Anemia is much more common in developing countries, especially in very poor areas where people suffer from malnutrition.
In many parts of Africa severe Anemia is also caused by Malaria. Many parts of the body assist to make red blood cells; a large amount of the work is done in the bone marrow. Bone Marrow is the soft tissue in the center of bones that helps form blood cells. Healthy red blood cells last between 90 and 120 days. Parts of your body then remove old blood cells. A hormone called erythropoietin made in your kidneys signals your bone marrow to make more red blood cells. When the number of Red Blood Cells or concentrations of hemoglobin are low a person is said to have anemia. Hemoglobin is a protein (metalloprotein) inside the red blood cells that contains iron and transports oxygen. The body needs certain vitamins, minerals, and nutrients to make enough red blood cells. Iron, vitamin B12, and folic acid are three of the most important ones. The body may not have enough of these nutrients because: –
- Changes in the lining of the stomach or intestines affect how well nutrients are absorbed (for example, celiac disease)
- Poor diet
- Slow blood loss (for example, from heavy menstrual periods or stomach ulcers)
- Surgery that removes part of the stomach or intestines
Common causes of anemia include the following:
- Certain medications
- Chronic diseases such as cancer, ulcerative colitis, or rheumatoid arthritis
- Genetic: Some forms of anemia, such as thalassemia, can be inherited
- Kidney failure
- Blood loss (for example, from heavy menstrual periods or stomach ulcers)
- Poor diet
- Problems with bone marrow such as lymphoma, leukemia, or multiple myeloma
- Problems with the immune system that cause the destruction of blood cells (hemolytic anemia)
- Surgery to the stomach or intestines that reduces the absorption of iron, vitamin B12, or folic acid
- Too little thyroid hormone (underactive thyroid, or hypothyroidism)
- Testosterone deficiency
When you have anemia, your body lacks oxygen, so you may experience one or more of the following symptoms:
- Shortness of breath
- Fast or irregular heartbeat
- Pounding or “whooshing” in your ears
- Cold hands or feet
- Pale or yellow skin
- Chest pain
Anemia Risk Factors
Malnutrition, poor diet, intestinal disorders, chronic diseases, infections, and other conditions increase the risk of Anemia. Women who are menstruating or pregnant and people with chronic medical conditions are for the most part at risk for this disease. The risk of anemia increases as people grow older. Things that elevate your risk for anemia include:-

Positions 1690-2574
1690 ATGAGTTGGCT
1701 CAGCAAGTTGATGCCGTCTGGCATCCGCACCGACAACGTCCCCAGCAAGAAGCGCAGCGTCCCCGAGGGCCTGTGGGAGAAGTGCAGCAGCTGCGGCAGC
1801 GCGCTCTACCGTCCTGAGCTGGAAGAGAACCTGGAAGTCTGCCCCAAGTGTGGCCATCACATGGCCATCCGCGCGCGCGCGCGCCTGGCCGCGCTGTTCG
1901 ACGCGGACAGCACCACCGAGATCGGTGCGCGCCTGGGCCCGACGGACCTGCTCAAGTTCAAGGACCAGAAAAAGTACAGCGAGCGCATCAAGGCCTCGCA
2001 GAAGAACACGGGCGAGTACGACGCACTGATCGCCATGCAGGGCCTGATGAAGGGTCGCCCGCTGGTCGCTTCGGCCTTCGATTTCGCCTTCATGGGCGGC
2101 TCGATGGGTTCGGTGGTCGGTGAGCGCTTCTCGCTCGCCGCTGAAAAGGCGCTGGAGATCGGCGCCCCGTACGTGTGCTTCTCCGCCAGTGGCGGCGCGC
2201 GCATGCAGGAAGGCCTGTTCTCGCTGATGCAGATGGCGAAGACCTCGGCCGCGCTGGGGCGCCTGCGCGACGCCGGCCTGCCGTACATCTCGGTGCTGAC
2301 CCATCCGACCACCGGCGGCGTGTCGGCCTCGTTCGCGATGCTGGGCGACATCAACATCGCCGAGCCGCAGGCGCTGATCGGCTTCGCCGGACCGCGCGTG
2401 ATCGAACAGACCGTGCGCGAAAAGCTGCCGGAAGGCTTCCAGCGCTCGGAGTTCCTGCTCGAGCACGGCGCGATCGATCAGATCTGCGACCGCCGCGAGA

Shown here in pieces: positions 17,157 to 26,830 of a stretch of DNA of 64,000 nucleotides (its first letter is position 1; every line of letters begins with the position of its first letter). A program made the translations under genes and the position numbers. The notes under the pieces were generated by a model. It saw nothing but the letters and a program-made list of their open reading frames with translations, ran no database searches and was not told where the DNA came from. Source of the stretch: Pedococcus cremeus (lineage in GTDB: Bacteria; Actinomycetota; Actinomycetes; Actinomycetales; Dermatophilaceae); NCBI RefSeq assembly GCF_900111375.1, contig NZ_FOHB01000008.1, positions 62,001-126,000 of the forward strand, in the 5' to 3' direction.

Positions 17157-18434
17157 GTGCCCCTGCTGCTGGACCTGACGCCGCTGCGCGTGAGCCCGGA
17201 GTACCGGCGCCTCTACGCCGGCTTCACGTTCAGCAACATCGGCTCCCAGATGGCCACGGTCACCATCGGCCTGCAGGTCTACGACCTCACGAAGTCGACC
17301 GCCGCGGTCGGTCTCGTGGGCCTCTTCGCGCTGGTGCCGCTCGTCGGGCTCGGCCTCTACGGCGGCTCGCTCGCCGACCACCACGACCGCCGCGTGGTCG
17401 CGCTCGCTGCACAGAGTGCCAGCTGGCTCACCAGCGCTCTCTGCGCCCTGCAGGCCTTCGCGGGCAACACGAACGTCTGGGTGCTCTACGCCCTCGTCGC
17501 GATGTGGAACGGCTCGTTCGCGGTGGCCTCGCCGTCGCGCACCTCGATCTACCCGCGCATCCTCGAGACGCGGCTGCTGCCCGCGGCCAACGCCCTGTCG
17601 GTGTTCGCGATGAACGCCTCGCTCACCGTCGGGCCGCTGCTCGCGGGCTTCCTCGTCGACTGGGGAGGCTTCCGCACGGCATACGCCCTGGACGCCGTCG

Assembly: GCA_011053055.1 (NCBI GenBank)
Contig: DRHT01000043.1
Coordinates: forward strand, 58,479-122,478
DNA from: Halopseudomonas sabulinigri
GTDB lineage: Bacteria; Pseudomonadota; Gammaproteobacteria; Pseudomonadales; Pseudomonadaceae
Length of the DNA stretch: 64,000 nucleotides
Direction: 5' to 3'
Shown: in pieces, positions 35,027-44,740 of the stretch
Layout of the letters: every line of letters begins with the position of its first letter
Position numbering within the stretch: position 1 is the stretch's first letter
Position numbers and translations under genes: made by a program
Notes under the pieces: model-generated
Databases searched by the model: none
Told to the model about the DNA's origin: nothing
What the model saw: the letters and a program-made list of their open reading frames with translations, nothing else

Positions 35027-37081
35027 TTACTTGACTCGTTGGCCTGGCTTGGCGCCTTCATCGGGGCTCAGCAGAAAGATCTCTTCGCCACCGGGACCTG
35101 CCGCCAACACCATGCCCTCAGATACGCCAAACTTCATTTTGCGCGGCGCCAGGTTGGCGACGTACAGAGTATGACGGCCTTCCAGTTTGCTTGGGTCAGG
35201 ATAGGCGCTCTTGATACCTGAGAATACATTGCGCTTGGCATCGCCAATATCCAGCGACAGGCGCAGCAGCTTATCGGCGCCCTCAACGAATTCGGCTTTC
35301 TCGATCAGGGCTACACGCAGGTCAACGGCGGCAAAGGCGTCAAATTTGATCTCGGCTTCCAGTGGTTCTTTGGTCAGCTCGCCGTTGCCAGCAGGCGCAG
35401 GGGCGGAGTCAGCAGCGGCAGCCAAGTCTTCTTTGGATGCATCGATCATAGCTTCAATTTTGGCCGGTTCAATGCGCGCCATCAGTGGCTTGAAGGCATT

- A diet that is low in iron, vitamins, or minerals
- Blood loss from surgery or an injury
- Long-term or serious illnesses, such as kidney disease, cancer, diabetes, rheumatoid arthritis, HIV/AIDS, inflammatory bowel disease (including Crohn’s disease), liver disease, heart failure, and thyroid disease
- Long-term infections
- A family history of inherited anemia, such as sickle cell anemia or thalassemia
Anemia Diagnosis and Tests
- Complete Blood Count. Based on the results of the test and thorough evaluation of the patient, the doctor may order more tests to determine the exact cause of anemia.
- Stool hemoglobin test: Identify bleeding from the stomach or the intestines (stool Guaiac test or stool occult blood test).
- Peripheral blood smear: Establish the size, shape, number, and color as well as evaluate other cells in the blood.
- Iron level: Establish anemia may be related to iron deficiency or not. This test is typically accompanied by other tests that measure the body’s iron storage capacity, such as transferrin level and ferritin level.
- Folate: A vitamin needed to produce red blood cells, which is low in people with poor eating habits.
- Vitamin B12: A vitamin needed to produce red blood cells, low in people with poor eating habits or in pernicious anemia.
- Bilirubin: Establish if the red blood cells are being destroyed within the body which may be a sign of hemolytic anemia.
- Lead level: Lead toxicity used to be one of the more common causes of anemia in children.
- Hemoglobin electrophoresis: Sometimes used when a person has a family history of anemia; this test provides information on sickle cell anemia or thalassemia.
- Reticulocyte count: A measure of new red blood cells produced by the bone marrow
- Liver function tests: A common test to determine how the liver is working, which may give a clue to other underlying disease causing anemia.
- Kidney function test: Can help determine whether any kidney dysfunction exists.
- Bone marrow biopsy: Evaluates production of red blood cells and may be done when a bone marrow problem is suspected.
Treatment for anemia depends on the type, cause, and severity of the condition. Treatments may include dietary changes or supplements, medicines, procedures, or surgery to treat blood loss. Treatment should be directed at the cause of the anemia, and may include:
- Blood transfusions
- Corticosteroids or other medicines that suppress the immune system
- Erythropoietin, a medicine that helps your bone marrow make more blood cells
- Supplements of iron, vitamin B12, folic acid, or other vitamins and minerals
- Anemia and Your Heart (everydayhealth.com)
- Duke research team identifies a potent growth factor for blood stem cells (esciencenews.com)